As the chicken sandwich wars continue to reach new heights, it was inevitable that they would dovetail with another major foodservice trend: plant-based chicken. Protein alternatives in the category could rise fast in the pecking order of chicken sandwiches, given high demand for foods that are both flavorful and functional—a combination that COVID-19 has brought to the front burner of foodservice.
Now that the pandemic has put wellness top of mind, foodservice operators and restaurant chains are likely to concept fusions of function and flavor that take favorites like the chicken sandwich to the next level. Functional, flavorful and sustainable, plant-based chicken sandwiches could hit the spot for consumers who demand food options that not only taste good but do good.
Loco for Plant-Based Pollo
With 61% of consumers surveyed either extremely or very interested in functional foods, and protein one of the top five ingredients consumers want most,1 the plant-based chicken sandwich is ready to fly high—and Project Pollo is providing the launchpad. A new quick service concept with a proprietary alternative-chicken product called Chikn, Project Pollo is committed to plant-based “pollo with a purpose,” as the chain’s founder Lucas Bradbury put it.2
While other brands have entered the airspace of the sky’s-the-limit plant-based chicken sandwich market, Bradbury believes Pollo’s recipe provides the perfect taste and texture.
“It’s important for us to use a product that resembles the feel and texture of what our guests are used to in regard to real chicken,” he told Nation’s Restaurant News. “We want it to be crispy on the outside with a tender juicy patty that tears and shreds the same. This isn’t a fried piece of tofu. This is the future of chicken.”2
Pollo menus a wide variety of Chikn dishes at its 8 locations, but the brand’s best-seller is The Deluxe, a chicken sandwich that features classic Chikn with Birdy Sauce, pickle, plant-based bacon, lettuce, tomato and smoked gouda cheese.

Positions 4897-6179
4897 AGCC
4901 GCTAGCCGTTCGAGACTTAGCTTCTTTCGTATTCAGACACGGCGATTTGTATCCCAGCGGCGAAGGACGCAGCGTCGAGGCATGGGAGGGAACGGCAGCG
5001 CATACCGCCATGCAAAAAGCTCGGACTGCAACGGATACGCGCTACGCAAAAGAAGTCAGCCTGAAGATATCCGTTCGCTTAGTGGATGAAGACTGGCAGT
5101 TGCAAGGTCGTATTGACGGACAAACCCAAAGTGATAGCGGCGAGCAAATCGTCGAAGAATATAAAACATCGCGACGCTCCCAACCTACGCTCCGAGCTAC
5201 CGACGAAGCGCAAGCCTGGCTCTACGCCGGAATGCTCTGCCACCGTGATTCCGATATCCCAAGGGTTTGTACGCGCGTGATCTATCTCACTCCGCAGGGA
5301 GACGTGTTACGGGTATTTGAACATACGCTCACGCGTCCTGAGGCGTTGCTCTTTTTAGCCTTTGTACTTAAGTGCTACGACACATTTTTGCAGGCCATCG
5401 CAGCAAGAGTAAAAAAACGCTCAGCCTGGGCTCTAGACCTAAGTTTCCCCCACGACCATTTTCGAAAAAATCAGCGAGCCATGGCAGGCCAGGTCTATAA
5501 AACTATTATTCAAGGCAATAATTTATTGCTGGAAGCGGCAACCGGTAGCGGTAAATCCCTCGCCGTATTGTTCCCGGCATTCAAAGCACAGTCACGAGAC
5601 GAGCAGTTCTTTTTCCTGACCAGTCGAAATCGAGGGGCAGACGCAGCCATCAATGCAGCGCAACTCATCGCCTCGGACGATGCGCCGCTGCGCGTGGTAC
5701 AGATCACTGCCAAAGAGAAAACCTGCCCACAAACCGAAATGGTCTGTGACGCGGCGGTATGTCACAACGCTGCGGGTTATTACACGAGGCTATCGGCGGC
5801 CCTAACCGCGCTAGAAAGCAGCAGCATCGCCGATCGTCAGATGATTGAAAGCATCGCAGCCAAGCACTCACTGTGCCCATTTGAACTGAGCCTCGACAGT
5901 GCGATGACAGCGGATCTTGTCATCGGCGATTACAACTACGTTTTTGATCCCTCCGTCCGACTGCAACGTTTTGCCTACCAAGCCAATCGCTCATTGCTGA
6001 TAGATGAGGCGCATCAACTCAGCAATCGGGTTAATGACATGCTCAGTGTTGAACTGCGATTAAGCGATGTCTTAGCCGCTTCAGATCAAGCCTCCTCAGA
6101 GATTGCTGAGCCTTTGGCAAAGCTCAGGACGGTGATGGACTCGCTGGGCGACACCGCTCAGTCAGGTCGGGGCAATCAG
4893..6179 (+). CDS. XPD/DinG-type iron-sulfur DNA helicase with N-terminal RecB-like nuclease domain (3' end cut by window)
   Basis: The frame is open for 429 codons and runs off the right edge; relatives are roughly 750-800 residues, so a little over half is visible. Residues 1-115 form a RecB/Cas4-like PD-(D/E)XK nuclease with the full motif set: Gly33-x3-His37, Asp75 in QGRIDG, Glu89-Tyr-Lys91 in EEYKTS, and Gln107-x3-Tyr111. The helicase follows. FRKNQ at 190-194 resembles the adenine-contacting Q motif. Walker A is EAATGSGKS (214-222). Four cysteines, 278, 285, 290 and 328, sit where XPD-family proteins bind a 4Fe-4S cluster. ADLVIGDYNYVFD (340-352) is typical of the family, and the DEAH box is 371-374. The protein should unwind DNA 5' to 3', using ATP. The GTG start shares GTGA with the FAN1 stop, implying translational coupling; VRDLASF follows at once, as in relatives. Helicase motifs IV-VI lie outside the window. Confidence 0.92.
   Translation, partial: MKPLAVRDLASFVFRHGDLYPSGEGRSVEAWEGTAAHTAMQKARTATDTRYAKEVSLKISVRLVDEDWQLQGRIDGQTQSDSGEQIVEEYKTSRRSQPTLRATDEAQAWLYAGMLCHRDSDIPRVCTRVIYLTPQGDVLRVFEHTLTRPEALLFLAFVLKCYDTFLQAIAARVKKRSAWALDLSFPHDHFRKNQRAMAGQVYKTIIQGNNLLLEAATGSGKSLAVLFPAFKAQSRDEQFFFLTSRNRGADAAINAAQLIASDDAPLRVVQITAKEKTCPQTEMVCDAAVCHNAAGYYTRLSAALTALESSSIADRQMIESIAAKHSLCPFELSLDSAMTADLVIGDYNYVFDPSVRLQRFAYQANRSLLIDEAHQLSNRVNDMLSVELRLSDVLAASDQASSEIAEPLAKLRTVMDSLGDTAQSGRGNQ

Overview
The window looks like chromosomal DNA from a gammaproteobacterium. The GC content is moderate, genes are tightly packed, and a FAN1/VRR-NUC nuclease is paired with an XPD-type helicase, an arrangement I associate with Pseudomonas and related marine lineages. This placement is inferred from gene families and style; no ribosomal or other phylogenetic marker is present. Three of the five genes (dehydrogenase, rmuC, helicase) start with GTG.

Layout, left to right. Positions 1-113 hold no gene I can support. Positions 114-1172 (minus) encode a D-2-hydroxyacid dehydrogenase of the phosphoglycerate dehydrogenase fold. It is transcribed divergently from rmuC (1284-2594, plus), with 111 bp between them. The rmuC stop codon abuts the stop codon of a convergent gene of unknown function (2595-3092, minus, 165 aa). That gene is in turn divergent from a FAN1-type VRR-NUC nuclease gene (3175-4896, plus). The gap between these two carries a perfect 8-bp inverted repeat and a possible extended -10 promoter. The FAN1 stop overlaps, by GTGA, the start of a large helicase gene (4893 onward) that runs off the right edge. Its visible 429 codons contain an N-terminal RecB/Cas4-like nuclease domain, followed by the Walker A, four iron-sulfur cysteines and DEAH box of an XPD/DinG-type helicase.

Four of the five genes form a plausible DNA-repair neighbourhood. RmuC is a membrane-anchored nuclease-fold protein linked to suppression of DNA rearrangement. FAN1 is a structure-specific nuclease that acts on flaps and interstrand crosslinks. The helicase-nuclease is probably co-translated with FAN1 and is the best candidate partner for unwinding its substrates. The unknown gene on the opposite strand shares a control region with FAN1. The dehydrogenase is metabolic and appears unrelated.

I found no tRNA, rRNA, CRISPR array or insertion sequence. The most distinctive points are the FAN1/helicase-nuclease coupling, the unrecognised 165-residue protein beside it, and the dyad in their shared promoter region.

When it comes to trying Pollo’s palate-pleasing protein alternative, carnivores aren’t exactly chickening out. Over 70% of the chain’s customers aren’t vegan or vegetarians, according to Bradbury, who says that curiosity and a hunger for better-for-you, cholesterol-free and dairy-free options is driving sales.2
Odds of Success in Favor of Odd Burger
Plant-based chicken isn’t the only alternative protein flying high. The Canadian quick service concept Odd Burger (formerly Globally Local Technologies Inc.) went public in April and is now expanding across North America on the strength of $4.2 million in funding.3 Odd Burger offers a three-daypart menu, but the brand’s core offerings are its Famous Burger, a Big Mac-like sandwich made with chickpea patties and without animal byproducts, and the “Vopper,” promoted as “fit for a king or a queen.”
Simplicity and transparency are key ingredients in the brand’s recipe for success. As Odd Burger co-founder and CEO James McInnes explained: “We focus on simpler ingredient profiles. You still feel like you’re getting a treat, but you’re not getting a super high-processed patty with a bunch of ingredients you don’t understand. That’s worked really well for us in Canada.”3
Mondelēz International Foodservice offers a feast of forward-thinking culinary creativity to help your stay ahead of the curve in a rapidly changing foodservice landscape. Be sure to check out our latest Inspiration Guide for trends and tips to help optimize your menu. For menu solutions tailored to your operation’s needs, reach out below.
1 Mondelēz International Foodservice, 2021 Foodservice Trends: A Look at the Road Ahead
2 Glazer, Fern, “San Antonio-based Project Pollo aims to upend chicken industry with new plant-based product,” Nation’s Restaurant News, July 8, 2021
3 Jennings, Lisa, “Newly renamed Odd Burger plots expansion of plant-based fast food across North America,” Nation’s Restaurant News, July 7, 2021